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Smart in my bhasha

rashmi pratap | Updated on December 19, 2014

Local calls: Firstouch handsets cater to the English-unfamiliar market.

Firstouch co-founder Rakesh Deshmukh

With handsets that allow users to type in a regional language and ‘swipe’ into English or vice versa, Firstouch has a huge market-in-waiting here in India

In 2011, when mobile applications developer MoFirst (now renamed Firstouch) Solutions bagged a project from Myanmar, little did its founders know it would change the direction of their company forever. The project involved building a mobile interface in Burmese on the Android platform. That required customising the operating system in that language. Firstouch co-founders Rakesh Deshmukh, Akash Dongre and Sudhir B took up the challenge, and profited from it monetarily. More importantly, it gave them the idea of replicating the model in India, where every state speaks a different language and each presents a huge market.

“We realised that each state in India is a mini-country with a culture of its own. And while the mobile market has shifted from feature to smartphones, the rural market has not been able to adopt them… we thought of something that could help people communicate in their own language,” says Deshmukh, an IIT-Bombay alumnus.

While some mobile brands currently offer keyboards in a few Indian languages, these are not easy to use. One has to switch between screens to type a message, as one screen will have a few consonants and another the rest. Punctuation is time-consuming and not easy.

Firstouch handsets, in contrast, offer it all on a single screen. When a letter is selected, predictive words as well as punctuation in all combinations pop up, making it user-friendly.

More significantly, users can convert a message in English into another language through what Deshmukh calls the swipe technology. A swipe from left to right will convert an English text message into, say, Gujarati. Similarly, a message keyed-in in a regional language can be ‘swiped’ into English before sending. “The consumer can communicate in English without knowing the language. This is a big market opportunity for us,” Deshmukh says.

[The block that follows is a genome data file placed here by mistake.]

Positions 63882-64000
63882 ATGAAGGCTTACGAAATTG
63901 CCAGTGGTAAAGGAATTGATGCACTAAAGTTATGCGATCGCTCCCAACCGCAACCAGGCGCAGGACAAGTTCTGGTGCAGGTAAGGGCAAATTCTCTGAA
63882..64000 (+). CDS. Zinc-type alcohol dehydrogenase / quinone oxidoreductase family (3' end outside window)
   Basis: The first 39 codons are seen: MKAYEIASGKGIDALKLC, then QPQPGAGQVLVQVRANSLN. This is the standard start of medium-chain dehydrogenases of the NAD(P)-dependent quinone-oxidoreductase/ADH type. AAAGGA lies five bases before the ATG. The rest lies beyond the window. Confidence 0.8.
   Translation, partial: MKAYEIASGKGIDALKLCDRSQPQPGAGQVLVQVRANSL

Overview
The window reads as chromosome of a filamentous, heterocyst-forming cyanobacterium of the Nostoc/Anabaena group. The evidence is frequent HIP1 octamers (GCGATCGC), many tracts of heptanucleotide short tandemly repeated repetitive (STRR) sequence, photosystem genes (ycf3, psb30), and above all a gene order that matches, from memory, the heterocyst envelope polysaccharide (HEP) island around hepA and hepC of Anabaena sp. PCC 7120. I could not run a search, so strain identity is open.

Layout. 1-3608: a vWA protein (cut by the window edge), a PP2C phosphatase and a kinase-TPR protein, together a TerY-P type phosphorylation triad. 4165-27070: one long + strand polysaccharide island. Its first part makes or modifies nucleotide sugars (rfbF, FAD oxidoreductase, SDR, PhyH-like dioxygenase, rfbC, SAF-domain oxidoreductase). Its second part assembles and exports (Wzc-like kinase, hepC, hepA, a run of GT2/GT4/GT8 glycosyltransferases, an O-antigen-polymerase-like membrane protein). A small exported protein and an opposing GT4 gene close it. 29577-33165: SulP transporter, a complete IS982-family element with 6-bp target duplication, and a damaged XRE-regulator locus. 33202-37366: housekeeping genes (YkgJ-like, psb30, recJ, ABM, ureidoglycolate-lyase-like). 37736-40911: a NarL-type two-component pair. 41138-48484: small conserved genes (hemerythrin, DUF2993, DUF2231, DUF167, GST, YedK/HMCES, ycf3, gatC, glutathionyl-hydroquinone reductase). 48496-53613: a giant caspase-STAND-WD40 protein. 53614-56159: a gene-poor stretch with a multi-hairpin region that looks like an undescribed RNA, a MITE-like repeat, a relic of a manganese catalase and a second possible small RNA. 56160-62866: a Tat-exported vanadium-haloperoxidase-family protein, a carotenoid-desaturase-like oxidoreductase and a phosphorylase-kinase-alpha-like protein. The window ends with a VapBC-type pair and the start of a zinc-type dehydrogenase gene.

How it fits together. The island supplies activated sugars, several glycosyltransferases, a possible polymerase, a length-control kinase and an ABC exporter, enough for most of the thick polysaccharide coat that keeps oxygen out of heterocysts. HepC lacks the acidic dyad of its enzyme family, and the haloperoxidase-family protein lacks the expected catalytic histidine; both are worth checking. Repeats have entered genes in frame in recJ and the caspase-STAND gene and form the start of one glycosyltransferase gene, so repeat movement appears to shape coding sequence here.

To make this work, the company created its own Firstouch operating system, which perches on the phone’s hardware. So, basically, the company imports handsets, installs its operating system and sells these through distributors and retailers. “Our technology is not dependent on where the handsets are made or assembled.” For its pilot in Gujarat, Firstouch imported handsets from China.

Currently available only with Gujarati interface, Firstouch handsets will support Tamil from January, and Hindi and Marathi by April. Since May, the Mumbai-based company has sold over 3,000 handsets with Gujarati interface in Saurashtra alone.

As the company sees itself as a regional smartphone company, its founders are working towards creating an entire mobile ecosystem rather than just smartphones. “We know the market is segmented and so it is important to give a unified experience. Along with handsets, we have to give users regional content. Only then will consumers shift brand,” says Deshmukh.

Firstouch has accordingly set up an app store, App Bazaar, to offer content downloads in regional languages. On offer are 1,000 apps through tie-ups with major publishers including Nazara Technologies, Gameloft, EA Games and Hungama. “We are also creating a platform where publishers can publish content on our app store,” he adds.

Again, to make it convenient for regional users, most of whom don’t have credit cards, Firstouch has linked app download and usage to carrier billing. Users will pay their telecom operator for the paid content. “Moreover, since our customers are just shifting from feature phones, they may not have email accounts. So their phone’s IMEI number (unique to every handset) becomes their user ID instead,” says Deshmukh.

But he knows well that for a mass market, tie-ups with original equipment manufacturers (OEMs) or handset makers are a must. “We believe it is better to go with a larger opportunity. Now we are focusing on licensing our technology to OEMs,” he says.

Firstouch operating system will soon be offered on handsets of other brands too. But Deshmukh is not ready to reveal the details yet. “We will finalise the partnership in the next few months,” he says.

And when he does, it will be much easier for regional users to find top brand handsets customised in their own language.



Published on December 19, 2014

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